The film “Holy Island“, distributed by UCM.ONE on the Artkeim² film label, opens today in selected German cinemas. The film was directed by Irish filmmaker Robert Manson.

In the film’s plot, David, a man in his forties, finds himself stuck in a run-down harbour town. He is waiting for a ship to take him home, but when all sailings are cancelled indefinitely, he is left in a state of uncertainty. He meets Rosa, a 31-year-old fellow traveller, who leads him into the depths of the city. Together they explore the strange, in-between world of the island, meet its inhabitants and piece by piece put their own lives back together. The film ends in a decisive confrontation in which only one of the two protagonists can be saved.

Robert Manson, the director and screenwriter, is a graduate of the NFS/IADT and founder of Ballyrogan Films. “Holy Island” is his second feature film project after “Lost in the Living” (Darling Berlin) and has already been shown internationally at film festivals. The film is a production of the Arts Council of Ireland.

Director’s commentary by Robert Manson

“The main role of David is played by two actors, an idea taken from Buneal’s “The Obscure Object of Desire”. The first half is played by one actor, a sombre and melancholy performance. Then there is a change and a younger actor takes over the role for the middle and later part of the film; this character is softer, more vulnerable and compassionate. The psychological change and development of the character of David is visually emphasised by this change of actor. The actors playing the role of David do not look identical, but they come from the same part of the world and have grown up similarly. This concept highlights an exploration of the concept of the duality of the self.”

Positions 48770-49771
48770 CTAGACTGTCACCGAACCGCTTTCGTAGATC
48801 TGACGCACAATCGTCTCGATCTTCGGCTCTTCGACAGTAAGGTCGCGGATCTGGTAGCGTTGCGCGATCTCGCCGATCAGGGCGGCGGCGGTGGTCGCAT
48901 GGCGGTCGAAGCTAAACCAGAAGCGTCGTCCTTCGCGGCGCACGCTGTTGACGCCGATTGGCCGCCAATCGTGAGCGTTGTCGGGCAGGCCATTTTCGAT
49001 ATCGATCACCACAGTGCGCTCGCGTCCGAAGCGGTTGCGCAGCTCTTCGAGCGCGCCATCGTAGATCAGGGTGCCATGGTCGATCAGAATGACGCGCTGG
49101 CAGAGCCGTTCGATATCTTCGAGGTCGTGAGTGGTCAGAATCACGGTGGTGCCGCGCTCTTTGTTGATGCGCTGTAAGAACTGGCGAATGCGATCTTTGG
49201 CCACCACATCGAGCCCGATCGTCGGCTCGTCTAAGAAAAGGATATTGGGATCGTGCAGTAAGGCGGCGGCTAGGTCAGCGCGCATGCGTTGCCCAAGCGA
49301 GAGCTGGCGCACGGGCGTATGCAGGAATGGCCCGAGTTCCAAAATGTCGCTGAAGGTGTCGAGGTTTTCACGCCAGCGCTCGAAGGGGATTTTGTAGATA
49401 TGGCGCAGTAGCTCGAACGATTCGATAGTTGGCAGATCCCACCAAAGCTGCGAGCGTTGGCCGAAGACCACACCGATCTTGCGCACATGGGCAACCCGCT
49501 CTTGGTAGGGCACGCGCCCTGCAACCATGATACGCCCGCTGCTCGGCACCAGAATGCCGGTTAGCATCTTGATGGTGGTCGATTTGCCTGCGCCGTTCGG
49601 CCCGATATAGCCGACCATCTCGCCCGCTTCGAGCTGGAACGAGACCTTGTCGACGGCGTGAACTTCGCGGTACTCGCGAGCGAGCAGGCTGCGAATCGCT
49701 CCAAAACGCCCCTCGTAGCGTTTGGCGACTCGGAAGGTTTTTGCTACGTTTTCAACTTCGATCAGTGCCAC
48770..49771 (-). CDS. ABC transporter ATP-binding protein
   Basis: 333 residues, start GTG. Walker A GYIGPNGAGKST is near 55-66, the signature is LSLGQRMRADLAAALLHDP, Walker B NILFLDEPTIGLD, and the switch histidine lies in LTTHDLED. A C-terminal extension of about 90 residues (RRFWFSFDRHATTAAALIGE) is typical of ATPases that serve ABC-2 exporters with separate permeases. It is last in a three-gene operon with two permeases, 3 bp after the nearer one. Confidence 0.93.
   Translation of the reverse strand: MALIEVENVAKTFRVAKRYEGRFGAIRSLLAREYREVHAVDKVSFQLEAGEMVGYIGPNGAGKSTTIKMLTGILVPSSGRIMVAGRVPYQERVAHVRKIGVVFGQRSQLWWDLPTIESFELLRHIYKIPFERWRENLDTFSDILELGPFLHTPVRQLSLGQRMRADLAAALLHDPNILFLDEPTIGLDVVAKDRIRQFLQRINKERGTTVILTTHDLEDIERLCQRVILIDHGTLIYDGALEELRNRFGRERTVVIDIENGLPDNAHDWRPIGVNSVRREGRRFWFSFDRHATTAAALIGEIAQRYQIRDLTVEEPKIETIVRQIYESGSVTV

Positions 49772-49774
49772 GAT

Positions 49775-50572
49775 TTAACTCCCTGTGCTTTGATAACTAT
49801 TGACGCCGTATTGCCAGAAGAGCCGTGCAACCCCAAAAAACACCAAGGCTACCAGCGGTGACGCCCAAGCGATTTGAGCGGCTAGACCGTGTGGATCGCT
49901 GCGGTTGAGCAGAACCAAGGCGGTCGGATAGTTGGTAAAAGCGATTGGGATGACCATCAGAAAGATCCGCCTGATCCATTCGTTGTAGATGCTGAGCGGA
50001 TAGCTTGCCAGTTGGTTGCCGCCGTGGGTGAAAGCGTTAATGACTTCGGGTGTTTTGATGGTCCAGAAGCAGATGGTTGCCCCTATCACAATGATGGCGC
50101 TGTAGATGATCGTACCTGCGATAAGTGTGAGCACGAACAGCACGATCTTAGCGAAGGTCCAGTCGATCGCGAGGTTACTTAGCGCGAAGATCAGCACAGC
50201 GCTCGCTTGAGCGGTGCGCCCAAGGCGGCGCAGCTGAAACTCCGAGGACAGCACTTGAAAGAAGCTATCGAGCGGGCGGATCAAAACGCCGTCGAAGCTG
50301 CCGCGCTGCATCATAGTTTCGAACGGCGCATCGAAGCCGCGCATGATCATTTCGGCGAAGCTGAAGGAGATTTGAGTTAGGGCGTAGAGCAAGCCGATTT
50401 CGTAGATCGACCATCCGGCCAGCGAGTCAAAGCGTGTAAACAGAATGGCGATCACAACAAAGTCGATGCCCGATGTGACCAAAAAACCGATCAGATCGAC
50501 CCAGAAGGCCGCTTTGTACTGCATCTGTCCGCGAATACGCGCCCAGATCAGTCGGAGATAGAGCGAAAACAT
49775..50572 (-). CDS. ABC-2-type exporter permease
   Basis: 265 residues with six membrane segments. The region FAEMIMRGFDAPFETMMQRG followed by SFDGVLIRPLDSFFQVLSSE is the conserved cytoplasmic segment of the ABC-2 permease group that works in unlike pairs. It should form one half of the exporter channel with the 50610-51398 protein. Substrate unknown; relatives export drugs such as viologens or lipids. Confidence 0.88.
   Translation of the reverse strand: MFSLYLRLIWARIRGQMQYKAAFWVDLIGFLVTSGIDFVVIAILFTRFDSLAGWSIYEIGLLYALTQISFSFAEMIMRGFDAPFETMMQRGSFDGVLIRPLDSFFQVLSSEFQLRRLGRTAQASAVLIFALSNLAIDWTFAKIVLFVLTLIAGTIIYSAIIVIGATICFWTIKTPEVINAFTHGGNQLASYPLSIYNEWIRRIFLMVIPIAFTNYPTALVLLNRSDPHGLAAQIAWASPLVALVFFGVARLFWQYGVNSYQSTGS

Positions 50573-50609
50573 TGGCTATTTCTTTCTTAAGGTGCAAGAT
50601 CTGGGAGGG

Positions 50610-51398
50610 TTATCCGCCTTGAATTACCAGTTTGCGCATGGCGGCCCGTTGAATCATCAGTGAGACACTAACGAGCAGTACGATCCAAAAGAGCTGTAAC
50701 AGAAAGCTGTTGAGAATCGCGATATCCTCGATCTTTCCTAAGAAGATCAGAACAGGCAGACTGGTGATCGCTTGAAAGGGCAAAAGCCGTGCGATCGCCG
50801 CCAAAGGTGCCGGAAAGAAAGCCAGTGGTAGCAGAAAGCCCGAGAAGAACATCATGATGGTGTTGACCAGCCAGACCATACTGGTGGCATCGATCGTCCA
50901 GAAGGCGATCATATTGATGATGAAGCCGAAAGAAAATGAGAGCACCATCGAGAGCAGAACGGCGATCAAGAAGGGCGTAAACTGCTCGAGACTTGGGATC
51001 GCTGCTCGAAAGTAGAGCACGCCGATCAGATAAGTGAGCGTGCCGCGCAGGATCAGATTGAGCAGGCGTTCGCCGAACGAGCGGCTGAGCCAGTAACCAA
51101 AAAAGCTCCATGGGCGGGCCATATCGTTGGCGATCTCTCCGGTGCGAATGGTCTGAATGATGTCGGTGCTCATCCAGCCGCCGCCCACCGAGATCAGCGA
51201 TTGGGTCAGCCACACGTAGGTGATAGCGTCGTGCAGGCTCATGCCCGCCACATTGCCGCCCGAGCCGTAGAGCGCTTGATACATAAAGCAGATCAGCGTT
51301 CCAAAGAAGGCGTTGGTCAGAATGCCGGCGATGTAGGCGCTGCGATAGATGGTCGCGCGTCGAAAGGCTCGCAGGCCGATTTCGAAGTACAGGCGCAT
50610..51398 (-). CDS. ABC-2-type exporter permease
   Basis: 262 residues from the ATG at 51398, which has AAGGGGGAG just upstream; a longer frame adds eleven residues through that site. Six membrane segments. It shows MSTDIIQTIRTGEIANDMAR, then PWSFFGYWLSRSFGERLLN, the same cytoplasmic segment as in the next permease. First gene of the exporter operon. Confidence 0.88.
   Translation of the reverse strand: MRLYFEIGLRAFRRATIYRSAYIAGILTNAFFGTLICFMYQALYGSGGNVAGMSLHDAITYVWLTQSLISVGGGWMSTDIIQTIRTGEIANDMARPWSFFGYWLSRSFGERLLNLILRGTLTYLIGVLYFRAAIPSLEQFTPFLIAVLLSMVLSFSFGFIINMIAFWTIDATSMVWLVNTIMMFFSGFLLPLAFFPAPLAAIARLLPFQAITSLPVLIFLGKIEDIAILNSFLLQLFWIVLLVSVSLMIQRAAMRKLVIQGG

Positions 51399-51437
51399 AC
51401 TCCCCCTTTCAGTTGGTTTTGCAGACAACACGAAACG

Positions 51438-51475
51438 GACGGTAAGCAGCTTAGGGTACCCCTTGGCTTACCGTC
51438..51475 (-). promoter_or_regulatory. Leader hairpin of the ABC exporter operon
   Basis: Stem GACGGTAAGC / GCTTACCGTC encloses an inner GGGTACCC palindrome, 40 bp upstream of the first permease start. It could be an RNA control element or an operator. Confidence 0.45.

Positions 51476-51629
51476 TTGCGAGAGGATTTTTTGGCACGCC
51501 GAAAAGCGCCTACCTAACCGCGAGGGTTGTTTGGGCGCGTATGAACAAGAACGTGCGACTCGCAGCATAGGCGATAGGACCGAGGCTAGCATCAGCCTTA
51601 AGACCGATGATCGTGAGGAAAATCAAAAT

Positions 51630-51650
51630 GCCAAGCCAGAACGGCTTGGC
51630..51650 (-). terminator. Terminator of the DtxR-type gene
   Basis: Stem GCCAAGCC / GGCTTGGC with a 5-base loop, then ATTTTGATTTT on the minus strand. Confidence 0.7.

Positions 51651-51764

“The film’s aesthetic for the black and white, lifeless harbour city of Limbo is an allusion to Michael Powell’s A Matter of Life and Death, in which the question is posed as to why the sky is black and white. The answer: because there is no life there. On the screen are predominantly 4K black and white images. In key sections of the film, flickering patches of colour are inserted to represent moments when the screen, the locations and the actors come alive and rich again. Super 8mm represents past memories in those healing moments when the characters close their eyes and their lives flash before them. These are not their lives or their direct memories, but the transplanted images of a collective consciousness.

Super 8mm archive material from my father’s archive was collected for these segments of the film. This bridges the visual gaps between the past, the present and the future. We shot sections on standard 16mm to connect all formats, 4K, 16mm and 8mm.”

This film explores themes of death, loss, home, love, emigration, family, survival, redemption and loneliness. Contemporary archetypes and stereotypes of ‘Irishness’ and national identity are explored through intergenerational encounters within this story.

You are currently viewing a placeholder content from Youtube. To access the actual content, click the button below. Please note that doing so will share data with third-party providers.

More Information
Press reviews of “Holy Island”

“A magical-fantastic panopticon of surreal imagery and associations from Kafka to Buñuel, Dalí and Bergman to Beckett and Lynch. Like a dream that nobody knows who is actually dreaming it.” (Filmdienst)“Some parable-like sketches are reminiscent of symbolic reveries a la Ingmar Bergman. The lost wandering on an island that doesn’t want to let its inmates go is also reminiscent of the TV series Lost, but places the characters here in a search for their own identity.” (Kino-Zeit)

“Holy Island is a drifting, dreamlike Irish tale of escape – with a hint of Kafka” (The Guardian)

“You can believe Manson’s honest love of cinema from Ingmar Bergman to Aki Kaurismäki in these ideas piled on top of each other in Holy Island” (Süddeutsche Zeitung)

“Anyone who can receive the ship’s radio on Robert Manson’s wavelength and engage with the enigmatic characters of Rosa and David will experience a shimmering, sometimes astonishing hour and a half at the cinema.” (Programmkino.de)

“An absurd Irish odyssey between life and death. A small, light and beautifully photographed film in which the audience can lose itself along with the characters.” (Spielfilm.de)

More information about the film: Holy Island

More information about the film label: Artkeim²